Animal Safety In Hollywood Questioned After Video Released
Back in 2015, we saw a dentist from Rhode Island named Walter Palmer become of the most despised men on the planet. Palmer came under scrutiny when it came to light that he had gone on a paid hunt where used a bow and arrow to wound a Southwest African lion named Cecil. Palmer then proceeded to track and kill the lion with a rifle.
Cecil, who lived in the Hwange National Park in Matabeleland North Zimbabwe was the park’s main attraction and at the time of his death was even being tracked and studied by Oxford University. This was not Palmers first hunting excursion, images that can be found online show him proudly posing with other animals like rhinos, lions, cheetahs, buffalo, and wild boars. The hunt was technically legal, but raised awareness to the growing trend of controlled trophy hunting and the ethics surrounding the practice.
In 2016, the world collectively weeped for another slain animal, but this time it took place at the Cincinnati Zoo and Botanical Garden. The date was May 28th, a 3-year old boy named Isaiah Greg was at the zoo with his parents when the unthinkable happened. Witnesses stated hearing the boy talking about “wanting to go into the enclosure.” He then slipped away from his parents, scaled a 3-ft tall fence, crawled through 4ft of shrubs and then fell 15 feet into the gorilla habitat. Zoo staff were able to get two of the three gorillas (female) back inside and away from the boy, but one curious 17-year old male Western Lowland gorilla named Harambe decided to investigate.
Video was posted online that showed the 440-pound primate dragging the child through the water, standing him up and playing with his clothing. Harambe carried Isaiah up a ladder out of the moat and ultimately took him to the edge of the enclosure where he sat with the child near a door.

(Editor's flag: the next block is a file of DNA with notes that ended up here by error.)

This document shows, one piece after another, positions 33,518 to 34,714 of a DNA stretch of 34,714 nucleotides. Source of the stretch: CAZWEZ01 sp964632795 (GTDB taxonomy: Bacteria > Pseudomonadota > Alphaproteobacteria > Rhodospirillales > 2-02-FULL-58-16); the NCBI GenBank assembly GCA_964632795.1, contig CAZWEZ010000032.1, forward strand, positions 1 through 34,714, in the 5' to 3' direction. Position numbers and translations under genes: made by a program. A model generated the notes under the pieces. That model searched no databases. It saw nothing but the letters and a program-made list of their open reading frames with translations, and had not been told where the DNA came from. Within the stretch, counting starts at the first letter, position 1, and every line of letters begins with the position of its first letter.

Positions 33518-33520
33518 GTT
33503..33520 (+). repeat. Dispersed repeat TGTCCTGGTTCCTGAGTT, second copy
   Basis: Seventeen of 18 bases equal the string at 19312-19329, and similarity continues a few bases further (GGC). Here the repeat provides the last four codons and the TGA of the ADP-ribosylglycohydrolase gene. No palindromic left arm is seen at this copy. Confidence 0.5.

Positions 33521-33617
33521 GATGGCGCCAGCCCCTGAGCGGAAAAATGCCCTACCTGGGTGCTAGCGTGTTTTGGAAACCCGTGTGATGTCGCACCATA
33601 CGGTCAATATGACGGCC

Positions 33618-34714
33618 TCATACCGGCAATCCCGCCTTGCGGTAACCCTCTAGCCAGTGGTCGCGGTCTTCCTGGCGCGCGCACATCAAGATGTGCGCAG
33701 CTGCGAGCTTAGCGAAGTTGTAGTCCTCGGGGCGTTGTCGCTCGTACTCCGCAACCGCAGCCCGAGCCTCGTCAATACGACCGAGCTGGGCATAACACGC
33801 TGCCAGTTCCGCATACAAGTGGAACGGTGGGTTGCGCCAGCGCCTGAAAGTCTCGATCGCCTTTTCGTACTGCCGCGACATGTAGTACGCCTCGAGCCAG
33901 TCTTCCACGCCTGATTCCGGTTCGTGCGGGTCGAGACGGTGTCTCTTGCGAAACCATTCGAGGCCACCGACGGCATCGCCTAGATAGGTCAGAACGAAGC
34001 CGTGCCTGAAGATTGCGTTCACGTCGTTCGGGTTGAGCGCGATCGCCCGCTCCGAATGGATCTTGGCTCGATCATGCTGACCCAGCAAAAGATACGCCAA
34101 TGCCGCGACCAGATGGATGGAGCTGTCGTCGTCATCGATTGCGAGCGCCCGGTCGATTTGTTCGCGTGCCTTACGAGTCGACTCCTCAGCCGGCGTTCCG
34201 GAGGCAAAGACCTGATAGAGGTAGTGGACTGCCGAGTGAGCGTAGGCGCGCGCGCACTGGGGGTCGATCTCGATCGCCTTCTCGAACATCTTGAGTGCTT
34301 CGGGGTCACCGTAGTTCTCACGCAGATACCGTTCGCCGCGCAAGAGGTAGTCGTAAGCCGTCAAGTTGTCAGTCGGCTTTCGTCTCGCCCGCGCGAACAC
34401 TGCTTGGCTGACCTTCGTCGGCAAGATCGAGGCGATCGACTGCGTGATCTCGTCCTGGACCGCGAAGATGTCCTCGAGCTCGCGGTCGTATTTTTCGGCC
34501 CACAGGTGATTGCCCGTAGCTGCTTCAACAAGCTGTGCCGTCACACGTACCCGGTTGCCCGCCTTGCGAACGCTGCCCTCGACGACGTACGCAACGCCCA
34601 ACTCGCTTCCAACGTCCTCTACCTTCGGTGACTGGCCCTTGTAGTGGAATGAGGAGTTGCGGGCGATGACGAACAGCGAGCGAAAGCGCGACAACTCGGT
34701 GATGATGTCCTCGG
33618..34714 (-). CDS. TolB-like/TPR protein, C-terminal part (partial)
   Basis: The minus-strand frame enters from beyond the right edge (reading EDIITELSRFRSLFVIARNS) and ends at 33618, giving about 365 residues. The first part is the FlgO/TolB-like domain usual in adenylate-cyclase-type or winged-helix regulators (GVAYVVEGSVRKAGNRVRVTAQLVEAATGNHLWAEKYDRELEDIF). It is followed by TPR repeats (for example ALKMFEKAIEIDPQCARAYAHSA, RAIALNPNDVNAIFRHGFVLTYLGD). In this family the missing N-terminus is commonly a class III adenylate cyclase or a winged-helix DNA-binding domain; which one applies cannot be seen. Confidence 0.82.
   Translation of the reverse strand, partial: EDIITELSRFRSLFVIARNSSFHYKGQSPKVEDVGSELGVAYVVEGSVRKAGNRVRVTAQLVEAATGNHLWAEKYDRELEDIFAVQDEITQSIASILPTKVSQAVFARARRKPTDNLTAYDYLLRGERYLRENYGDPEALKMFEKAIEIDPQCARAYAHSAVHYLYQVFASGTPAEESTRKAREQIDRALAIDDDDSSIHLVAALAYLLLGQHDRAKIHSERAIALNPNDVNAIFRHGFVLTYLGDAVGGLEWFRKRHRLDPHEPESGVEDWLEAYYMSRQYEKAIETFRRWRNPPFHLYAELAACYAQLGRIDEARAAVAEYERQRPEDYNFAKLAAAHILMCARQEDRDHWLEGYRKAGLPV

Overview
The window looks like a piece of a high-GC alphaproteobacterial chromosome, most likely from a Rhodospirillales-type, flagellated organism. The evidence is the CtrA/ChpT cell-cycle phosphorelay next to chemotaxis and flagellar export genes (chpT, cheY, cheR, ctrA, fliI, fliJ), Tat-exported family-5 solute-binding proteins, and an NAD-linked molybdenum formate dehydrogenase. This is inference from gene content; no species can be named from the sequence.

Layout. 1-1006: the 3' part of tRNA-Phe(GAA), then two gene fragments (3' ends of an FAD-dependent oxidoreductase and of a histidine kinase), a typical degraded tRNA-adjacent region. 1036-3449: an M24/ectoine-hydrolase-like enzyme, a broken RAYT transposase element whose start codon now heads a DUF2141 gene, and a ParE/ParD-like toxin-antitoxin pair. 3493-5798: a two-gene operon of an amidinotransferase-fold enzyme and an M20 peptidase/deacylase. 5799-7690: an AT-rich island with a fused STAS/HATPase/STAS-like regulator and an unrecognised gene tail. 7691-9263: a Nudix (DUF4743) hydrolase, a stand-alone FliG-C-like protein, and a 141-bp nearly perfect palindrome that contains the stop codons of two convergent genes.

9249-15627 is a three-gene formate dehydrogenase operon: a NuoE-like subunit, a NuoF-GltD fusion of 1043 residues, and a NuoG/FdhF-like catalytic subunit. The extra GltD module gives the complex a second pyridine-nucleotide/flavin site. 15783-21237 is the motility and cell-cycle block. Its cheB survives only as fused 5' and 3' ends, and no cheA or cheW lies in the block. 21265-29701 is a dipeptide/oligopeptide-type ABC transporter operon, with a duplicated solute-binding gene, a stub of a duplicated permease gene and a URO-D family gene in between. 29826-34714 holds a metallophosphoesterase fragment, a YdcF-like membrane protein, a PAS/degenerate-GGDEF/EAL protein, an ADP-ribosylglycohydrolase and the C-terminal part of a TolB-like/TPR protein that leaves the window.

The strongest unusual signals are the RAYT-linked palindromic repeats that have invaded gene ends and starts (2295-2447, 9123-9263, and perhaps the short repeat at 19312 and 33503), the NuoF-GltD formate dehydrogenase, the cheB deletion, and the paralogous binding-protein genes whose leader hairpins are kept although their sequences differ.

Zoo workers feared for the boy’s life and made the decision to shoot and kill Harambe. They chose to shoot rather than tranquilize him because they feared that in his already increasingly agitated state that he might become more dangerous to the boy. This incident raised concerns about the ethics of keeping primates and other animals in captivity along with questioning the systems that should be in place to ensure people, especially children, can’t get that close to animals. Come on seriously, a 3ft fence… WTF.
We’re not even a full 30 days into the new year and 2017 is already looking like a stinker. So far we’ve lost the orca, Tilikum, who was the focal point of the 2013 documentary Blackfish, which looked at the controversial treatment of killer whales living in captivity and the dangers such actions pose to both the animals and humans alike.
Over the course of his life, the orca was involved in the deaths of three people including two trainers. A 21-year old marine biology student named Keltie Byrne was killed on February 20th, 1991, and the second, 40 year-old Dawn Brancheau, was killed on February 24th, 2010. Lastly, a man named Daniel P. Dukes, who stripped down to his birthday suit after the park was closed, snuck into Tilikum’s tank where he was injured by the whale and eventually drowned.